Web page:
The Gallatin River

The Gallatin River is a tributary of the Missouri River. It’s one of three rivers, along with the Jefferson and Madison rivers that converge near Three Forks, Montana to form the Missouri River. The river was named in 1805 by Meriwether Lewis. The western form was named for President Thomas Jefferson and the central fork for then Secretary of State James Madison. 

The Gallatin offers excellent dry fly fishing on a river that receives relatively low fishing pressure in beautiful scenic surroundings. The fish are not finicky eaters either, which makes the Gallatin River an excellent place for learning how to fly fish.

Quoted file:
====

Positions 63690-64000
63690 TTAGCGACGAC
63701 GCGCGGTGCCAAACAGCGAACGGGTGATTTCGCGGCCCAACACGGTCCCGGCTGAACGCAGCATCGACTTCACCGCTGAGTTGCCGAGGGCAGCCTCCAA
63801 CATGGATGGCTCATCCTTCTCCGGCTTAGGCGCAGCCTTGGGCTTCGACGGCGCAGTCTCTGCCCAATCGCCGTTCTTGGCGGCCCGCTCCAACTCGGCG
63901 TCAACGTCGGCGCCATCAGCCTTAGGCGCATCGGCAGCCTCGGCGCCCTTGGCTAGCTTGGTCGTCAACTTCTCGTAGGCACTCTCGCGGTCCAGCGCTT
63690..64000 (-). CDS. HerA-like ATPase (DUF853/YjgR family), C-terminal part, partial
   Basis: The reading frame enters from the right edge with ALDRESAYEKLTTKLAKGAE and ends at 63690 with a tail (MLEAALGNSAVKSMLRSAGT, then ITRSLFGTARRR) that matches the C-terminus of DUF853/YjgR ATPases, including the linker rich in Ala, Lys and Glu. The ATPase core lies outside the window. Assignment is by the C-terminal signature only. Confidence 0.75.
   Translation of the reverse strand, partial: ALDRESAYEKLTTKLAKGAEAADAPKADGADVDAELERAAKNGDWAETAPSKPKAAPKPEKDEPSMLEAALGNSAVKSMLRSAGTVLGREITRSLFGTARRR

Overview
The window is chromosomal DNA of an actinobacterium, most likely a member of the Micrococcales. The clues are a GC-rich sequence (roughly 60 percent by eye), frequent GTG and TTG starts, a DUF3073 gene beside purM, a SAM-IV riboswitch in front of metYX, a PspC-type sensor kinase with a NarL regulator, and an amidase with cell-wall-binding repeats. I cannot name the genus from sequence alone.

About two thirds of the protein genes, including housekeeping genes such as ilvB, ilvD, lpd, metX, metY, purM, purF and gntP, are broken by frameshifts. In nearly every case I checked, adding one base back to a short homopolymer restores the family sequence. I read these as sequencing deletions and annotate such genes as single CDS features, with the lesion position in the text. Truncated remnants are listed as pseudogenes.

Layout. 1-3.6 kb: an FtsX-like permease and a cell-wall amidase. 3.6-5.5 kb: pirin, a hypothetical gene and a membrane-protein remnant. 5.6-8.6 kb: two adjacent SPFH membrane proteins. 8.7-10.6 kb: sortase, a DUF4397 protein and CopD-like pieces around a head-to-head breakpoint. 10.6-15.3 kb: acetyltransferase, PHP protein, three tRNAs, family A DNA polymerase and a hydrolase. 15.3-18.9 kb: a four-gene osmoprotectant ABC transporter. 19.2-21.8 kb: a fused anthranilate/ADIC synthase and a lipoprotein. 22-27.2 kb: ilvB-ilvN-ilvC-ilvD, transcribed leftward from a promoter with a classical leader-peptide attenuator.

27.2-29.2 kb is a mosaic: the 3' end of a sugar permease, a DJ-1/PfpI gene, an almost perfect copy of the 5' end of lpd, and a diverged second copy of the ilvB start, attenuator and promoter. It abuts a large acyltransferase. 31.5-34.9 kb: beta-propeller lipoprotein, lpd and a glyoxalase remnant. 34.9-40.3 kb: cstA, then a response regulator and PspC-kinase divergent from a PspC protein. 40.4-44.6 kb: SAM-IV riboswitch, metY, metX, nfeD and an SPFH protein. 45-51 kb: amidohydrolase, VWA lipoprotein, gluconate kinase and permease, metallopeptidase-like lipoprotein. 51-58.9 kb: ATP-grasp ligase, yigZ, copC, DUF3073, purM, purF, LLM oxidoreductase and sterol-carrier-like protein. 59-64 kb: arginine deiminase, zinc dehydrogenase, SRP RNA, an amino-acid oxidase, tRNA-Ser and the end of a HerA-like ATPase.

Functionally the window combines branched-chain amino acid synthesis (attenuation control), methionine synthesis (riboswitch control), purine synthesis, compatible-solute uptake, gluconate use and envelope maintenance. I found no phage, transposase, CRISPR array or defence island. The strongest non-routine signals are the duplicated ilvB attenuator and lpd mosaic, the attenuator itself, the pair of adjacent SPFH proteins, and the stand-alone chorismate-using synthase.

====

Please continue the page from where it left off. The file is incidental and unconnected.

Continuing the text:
Along its upper stretches, the river is not very deep allowing it to be fully waded from shore to shore. The trout on the river consist of brown, rainbow trout, and mountain white fish and average around 12 inches, with 16 inches considered a large trout - although some lunkers exceeding 20 inches are found. Grayling and cutthroat trout are also found in the Gallatin River. Parts of the Gallatin are designated Blue Ribbon while others are considered Red Ribbon. Portions of A River Runs Through It were filmed on the Gallatin River.

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